Socrates Redux – Redux

…The devoted reader will of course remember how Graham’s long fret ahem, extensive and informed meditation on the implications of human-machine brain transfer, Socratic Angst, elicited an extensive and erudite response from a friend, hereinafter known as YetAnotherChap. The Chaps considered this both bore reprinting in full, as it was at Socrates Redux, and a full response, hopefully equally erudite. However, as it falls to Graham, we will have to see what emerges …

Graham repeats … … the previous cogitating, girding loins for discourse, clearing throat, and…

Not again …

… and begins, IF you don’t mind, by reviewing and summarizing Yet Another Chap’s comments and arguments against the possibility of the proposed human-machine transfers. To wit …

Reliance on a faulty model.

The brain removal and replacement, or replication, approach, leans heavily and egocentrically on a Cartesian-dualist information-processing model, assuming the entire “persona” is contained within the neurological structure of the brain.

Effect of sensory deprivation.

The “person” is not simply contained within an organic structure, but derives identity from environmental interaction, through the senses. To replicate the “person” one must also replicate senses and perception (by implication, the entire perceptual history of the individual). Any artificial reconstruction there will also add artificiality, inauthenticity, to the reproduction.


…cannot, in fact, be separated from or exist without those senses, or the accretion of sensory perceptions over time.


But There’s More ….

Cartesian-dualist information-processing

Speaking of which - you do know, I suppose, that if you favor ‘Cogito ergo sum’ over  ‘Dulce et decorum est …,’ you are essentially putting Descartes before Horace?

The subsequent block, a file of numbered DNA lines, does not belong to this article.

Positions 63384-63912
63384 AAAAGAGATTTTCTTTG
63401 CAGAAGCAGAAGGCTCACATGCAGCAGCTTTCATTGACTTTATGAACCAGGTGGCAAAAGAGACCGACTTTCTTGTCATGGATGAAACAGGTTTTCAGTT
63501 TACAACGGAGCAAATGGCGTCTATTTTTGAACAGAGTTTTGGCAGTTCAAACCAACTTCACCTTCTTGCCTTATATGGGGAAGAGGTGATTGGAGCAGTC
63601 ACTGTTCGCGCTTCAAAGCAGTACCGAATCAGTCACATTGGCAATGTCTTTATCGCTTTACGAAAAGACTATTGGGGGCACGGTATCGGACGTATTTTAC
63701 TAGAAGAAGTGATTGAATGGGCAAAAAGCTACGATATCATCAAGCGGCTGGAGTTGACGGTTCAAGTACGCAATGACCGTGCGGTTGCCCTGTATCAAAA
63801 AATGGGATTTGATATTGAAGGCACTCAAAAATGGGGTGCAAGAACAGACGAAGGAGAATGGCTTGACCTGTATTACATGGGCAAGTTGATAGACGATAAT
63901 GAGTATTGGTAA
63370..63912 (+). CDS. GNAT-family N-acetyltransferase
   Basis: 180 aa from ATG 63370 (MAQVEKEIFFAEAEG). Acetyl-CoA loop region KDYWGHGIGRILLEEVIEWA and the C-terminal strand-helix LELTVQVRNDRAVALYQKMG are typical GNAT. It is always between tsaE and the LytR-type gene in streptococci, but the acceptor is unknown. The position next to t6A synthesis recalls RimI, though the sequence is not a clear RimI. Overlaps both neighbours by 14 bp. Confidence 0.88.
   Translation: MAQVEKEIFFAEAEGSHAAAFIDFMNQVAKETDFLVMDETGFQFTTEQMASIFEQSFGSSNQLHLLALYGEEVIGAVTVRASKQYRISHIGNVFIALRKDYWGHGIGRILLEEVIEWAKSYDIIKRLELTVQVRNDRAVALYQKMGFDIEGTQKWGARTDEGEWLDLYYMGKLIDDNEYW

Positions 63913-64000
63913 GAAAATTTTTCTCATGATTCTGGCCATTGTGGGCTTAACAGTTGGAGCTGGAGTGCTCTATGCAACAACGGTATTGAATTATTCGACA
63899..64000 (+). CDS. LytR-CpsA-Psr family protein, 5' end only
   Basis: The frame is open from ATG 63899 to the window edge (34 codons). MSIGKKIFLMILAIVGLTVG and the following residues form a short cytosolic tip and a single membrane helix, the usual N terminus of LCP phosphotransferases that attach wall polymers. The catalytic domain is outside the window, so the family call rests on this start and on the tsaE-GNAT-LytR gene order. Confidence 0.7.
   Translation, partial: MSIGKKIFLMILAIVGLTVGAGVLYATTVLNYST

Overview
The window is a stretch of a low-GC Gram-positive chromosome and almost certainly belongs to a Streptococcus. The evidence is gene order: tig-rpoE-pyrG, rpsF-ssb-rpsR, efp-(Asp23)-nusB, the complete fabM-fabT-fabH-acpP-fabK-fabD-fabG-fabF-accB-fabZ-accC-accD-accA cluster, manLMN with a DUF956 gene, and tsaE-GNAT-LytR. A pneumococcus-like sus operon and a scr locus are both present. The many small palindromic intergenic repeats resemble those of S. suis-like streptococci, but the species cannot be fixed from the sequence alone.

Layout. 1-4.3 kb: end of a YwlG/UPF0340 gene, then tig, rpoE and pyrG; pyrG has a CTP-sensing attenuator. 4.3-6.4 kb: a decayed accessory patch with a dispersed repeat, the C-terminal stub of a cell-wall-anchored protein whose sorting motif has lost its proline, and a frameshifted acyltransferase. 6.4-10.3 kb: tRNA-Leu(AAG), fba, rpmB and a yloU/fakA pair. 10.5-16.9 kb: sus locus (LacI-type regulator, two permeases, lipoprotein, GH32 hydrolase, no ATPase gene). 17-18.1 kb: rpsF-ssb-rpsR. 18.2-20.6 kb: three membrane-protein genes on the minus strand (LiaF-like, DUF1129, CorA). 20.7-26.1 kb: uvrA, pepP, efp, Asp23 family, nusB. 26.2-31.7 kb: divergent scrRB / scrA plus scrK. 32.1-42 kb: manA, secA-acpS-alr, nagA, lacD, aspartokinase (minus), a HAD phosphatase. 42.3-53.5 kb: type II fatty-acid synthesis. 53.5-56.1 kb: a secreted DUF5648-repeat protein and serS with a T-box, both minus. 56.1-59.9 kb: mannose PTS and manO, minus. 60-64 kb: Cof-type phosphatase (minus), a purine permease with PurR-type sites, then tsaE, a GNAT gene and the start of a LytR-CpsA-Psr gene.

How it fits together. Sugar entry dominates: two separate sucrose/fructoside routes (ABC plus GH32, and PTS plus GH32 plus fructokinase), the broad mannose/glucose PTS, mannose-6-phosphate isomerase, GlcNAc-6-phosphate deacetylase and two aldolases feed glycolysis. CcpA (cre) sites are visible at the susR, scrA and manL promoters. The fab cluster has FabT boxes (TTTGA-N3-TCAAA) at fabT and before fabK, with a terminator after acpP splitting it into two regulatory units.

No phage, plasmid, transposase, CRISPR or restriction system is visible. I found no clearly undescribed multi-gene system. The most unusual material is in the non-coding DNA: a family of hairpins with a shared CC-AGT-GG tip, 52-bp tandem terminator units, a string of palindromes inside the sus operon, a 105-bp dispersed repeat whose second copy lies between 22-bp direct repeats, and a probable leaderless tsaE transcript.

I don’t wish to know that, kindly leave the page.


Graham has considered the above contentions …

And not before time…

My goodness, is it that late? Where did the day go…

… you might think that we make this stuff up … if only!

The description in the original post of the literal mind-body separation is certainly disturbing, and not just for its fiercely monist assertiveness –

At some point, you become aware that you are no longer present in your body. You observe – with sadness, or horror, or detached curiosity – the diminishing spasms of that body on the operating table, the last useless convulsions of a discontinued meat.

I say. “Keeping an open mind” is one thing, but this…

… but then Descartes’ original philosophical formulation was in its own way equally disturbing, even disruptive, to the Renaissance mind set.  It served, however, a very definite and useful purpose – in separating religion and science, it allowed a conceptual means for them to operate outside each others’ domains. Science could move beyond the steely gaze of religious zealotry, and used that cover to develop itself over several hundred years. But is that philosophical construct one that can be translated into literal, er, operation? One of the pillars of YetAnotherChap’s argument is that the senses play too great a role in forming and maintaining – whatever you consider makes us human, and individually so. In one “sense” this is true – we perceive what our senses provide to us.  The “mind” may have, or appear to have, some autonomous existence of its own, but it is built and constantly refreshed and remade – literally restructured, in fact – by sensory input. Or is it?

We don’t see reality. The world exists. It’s just that we don’t see it. We do not experience the world as it is because our brain didn’t evolve to do so. It’s a paradox of sorts: Your brain gives you the impression that your perceptions are objectively real, yet the sensory processes that make perception possible actually separate you from ever accessing that reality directly. Our five senses are like a keyboard to a computer — they provide the means for information from the world to get in, but they have very little to do with what is then experienced in perception. They are in essence just mechanical media, and so play only a limited role in what we perceive.